Wanderlust *
Cert 15, 98 mins

After the pomp, ceremony, prizes, dresses and speeches at the 84th Academy Awards, it’s time now for... The Leftovers.

In other words, just the kind of typical spring movies that would never be in with a sniff of a nomination, even if entries for 2013 closed tomorrow.

The 11,066,447 admissions last March represented such a severe drop from February’s 17.2 million viewers that it was the year’s worst month, well adrift of August’s

21.4 million peak during a year in which attendances topped 170 million for only the fourth time in four decades.

So here these pitiful movies come.

In society’s terms, they are like the homeless or, if football’s your bag, players who don’t even make the subs’ bench.

Top of the bill is one J Aniston. The former Friends’ star has made 21 movies since 1996, give or take the odd one that you may or may not have heard of.

But the number is immaterial, really.

Just eight months after last summer’s infantile Horrible Bosses, the emphasis is still on quantity before quality with every attempted comedy drama.

The funny thing is, I quite like Jennifer A. I admire her tenacity to keep going when others (Demi Moore?) would have virtually given up the, er, ghost by now.

I don’t object to her face being blown up bigger than a double decker bus.

And I’m fascinated by her barnet, which looks as good in this movie – particularly at the beginning – as it has probably ever done.

But her characters? Well, ever since The Good Girl (2002), in which she went dowdy, they have just left soooooo much to be desired.

Here, she plays Laura, opposite Paul Rudd’s George. The couple finally decide it’s time to buy a little pad, only to lose their jobs.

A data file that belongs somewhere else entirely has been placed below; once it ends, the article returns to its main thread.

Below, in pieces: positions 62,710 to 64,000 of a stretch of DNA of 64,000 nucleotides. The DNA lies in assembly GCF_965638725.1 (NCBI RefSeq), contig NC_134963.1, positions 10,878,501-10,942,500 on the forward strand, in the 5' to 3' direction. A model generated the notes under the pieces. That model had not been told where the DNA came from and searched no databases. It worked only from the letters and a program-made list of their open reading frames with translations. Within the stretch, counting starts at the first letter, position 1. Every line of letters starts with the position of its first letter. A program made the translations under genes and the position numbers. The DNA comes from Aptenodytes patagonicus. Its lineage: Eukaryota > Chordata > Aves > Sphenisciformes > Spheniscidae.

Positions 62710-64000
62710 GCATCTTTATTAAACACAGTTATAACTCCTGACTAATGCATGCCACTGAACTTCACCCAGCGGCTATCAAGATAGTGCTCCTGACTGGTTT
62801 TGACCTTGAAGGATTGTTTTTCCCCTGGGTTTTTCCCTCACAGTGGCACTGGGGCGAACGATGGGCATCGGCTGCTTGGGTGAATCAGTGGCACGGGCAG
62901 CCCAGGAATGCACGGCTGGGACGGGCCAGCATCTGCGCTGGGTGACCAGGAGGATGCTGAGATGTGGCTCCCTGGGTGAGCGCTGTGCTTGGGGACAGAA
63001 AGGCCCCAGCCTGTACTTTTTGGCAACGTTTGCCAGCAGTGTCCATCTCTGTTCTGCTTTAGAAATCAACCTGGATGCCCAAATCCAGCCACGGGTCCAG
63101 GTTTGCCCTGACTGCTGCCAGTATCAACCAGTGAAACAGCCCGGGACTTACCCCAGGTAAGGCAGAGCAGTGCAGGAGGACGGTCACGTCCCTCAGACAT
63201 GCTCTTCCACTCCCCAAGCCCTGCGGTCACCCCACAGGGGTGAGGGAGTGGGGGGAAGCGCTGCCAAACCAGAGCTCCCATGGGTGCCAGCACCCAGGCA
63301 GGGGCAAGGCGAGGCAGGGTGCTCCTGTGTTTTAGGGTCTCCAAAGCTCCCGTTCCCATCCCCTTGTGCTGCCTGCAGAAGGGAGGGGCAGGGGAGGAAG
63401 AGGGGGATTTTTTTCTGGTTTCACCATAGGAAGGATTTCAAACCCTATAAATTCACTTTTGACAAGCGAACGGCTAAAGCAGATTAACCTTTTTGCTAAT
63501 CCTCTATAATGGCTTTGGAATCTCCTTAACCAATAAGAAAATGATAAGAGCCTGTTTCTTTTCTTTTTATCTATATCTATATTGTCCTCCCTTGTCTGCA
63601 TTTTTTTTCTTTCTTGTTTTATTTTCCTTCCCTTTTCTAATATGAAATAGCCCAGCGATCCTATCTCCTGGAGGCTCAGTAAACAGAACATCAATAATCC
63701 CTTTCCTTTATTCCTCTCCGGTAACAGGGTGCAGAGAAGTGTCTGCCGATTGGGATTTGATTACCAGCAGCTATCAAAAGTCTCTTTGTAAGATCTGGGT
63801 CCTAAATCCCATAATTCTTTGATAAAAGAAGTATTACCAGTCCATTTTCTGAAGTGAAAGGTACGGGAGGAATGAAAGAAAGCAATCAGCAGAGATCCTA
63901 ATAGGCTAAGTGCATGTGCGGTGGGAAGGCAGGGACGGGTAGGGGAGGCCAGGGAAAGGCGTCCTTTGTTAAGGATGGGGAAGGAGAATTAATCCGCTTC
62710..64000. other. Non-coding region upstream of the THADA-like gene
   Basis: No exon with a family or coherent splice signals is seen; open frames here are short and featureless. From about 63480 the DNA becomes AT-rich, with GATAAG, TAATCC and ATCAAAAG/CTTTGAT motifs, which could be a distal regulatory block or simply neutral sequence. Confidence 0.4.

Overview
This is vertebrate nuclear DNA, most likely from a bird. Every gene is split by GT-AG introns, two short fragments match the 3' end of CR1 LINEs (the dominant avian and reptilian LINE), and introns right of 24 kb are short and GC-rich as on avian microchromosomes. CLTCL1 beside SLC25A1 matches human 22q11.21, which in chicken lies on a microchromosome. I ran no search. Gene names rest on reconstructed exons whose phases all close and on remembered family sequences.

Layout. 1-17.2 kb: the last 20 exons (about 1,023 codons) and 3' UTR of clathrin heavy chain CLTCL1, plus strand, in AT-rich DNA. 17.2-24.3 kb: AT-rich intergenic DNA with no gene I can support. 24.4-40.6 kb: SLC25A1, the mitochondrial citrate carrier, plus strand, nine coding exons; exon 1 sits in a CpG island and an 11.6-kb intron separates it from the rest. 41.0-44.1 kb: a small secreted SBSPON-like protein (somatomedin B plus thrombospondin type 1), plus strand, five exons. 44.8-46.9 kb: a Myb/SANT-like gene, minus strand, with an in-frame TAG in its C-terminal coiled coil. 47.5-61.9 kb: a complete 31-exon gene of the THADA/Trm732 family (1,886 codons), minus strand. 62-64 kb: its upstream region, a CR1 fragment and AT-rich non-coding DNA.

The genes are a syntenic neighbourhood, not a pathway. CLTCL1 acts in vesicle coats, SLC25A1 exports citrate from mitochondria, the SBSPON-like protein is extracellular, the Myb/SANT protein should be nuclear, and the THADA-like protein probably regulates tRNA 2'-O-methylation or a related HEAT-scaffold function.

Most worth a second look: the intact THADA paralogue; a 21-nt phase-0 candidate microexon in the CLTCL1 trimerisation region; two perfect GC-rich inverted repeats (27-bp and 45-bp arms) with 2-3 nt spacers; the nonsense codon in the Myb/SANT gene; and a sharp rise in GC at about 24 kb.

And, guess what, the estate agent tells them the bottom has dropped out of the market for exactly the type of place she’d just persuaded them to buy.

It’s the sharpest bit of script J A has had for a while and it even feels socially relevant, rather like an Up In The Air or its little seen, recently Oscar-nominated job-loss equivalent, Margin Call.

But no, this is a film directed by David Wain (Role Models, 2008). And, after four years, he’s neither improved as a director nor found a script that has anything but sawdust for brains.

Laura and George, not unreasonably, decide to leave New York and to enjoy life. Only to end up driving into a commune called Elysium where Wayne (Joe Lo Truglio) is wandering about naked and clearly feels that it’s perfectly acceptable to approach an unfamiliar woman when nothing is left to her imagination.

Elysium, we learn from Carvin (Alan Alda), was founded with a large group of friends whose names he would repeat on a loop if anyone would put in a special request.

When you’ll see what Alda has been reduced to here, you’ll probably want to cry, so thank heavens, then, that Laura and George are soon back on the road.

Except they only go to his brother Rick’s (Ken Marino) for a predictable falling out.

Now that all options are suddenly open again, can director and co-writer Wain save the entire movie?

Laura and George should be glad to see the back of Rick at this point. And, with the whole of the USA at their mercy, they ought to be taking us on a magical journey across all sorts of different cinematic landscapes.

But Wain, sadly, isn’t interested in such niceties, preferring to show us Rudd mouthing all sorts of sexual obscenities to himself in the mirror instead.

Yes, we’re going back to Elysium (coincidentally the title of a 2013 movie starring Jodie Foster and Matt Damon) ready to feel as if the film is 130 minutes long.

To additionally evoke painful memories of anything and everything from Jack Black’s Margot At The Wedding to Adam Sandler’s Grown Ups and Natalie Portman’s Your Highness is not a work of ensemble genius.

It’s the final insult.

This Means War *
Cert 12A, 97 mins

Pity the young man with a date to entertain this weekend.

If he’s not mature enough to realise that watching Judi Dench and her group of golden oldies in The Best Exotic Marigold Hotel might teach the pair of them a few life-affirming things, he might suggest Wanderlust instead.

Only to be hugely embarrassed by the size of Wayne’s endowment package.

So how about This Means War, then?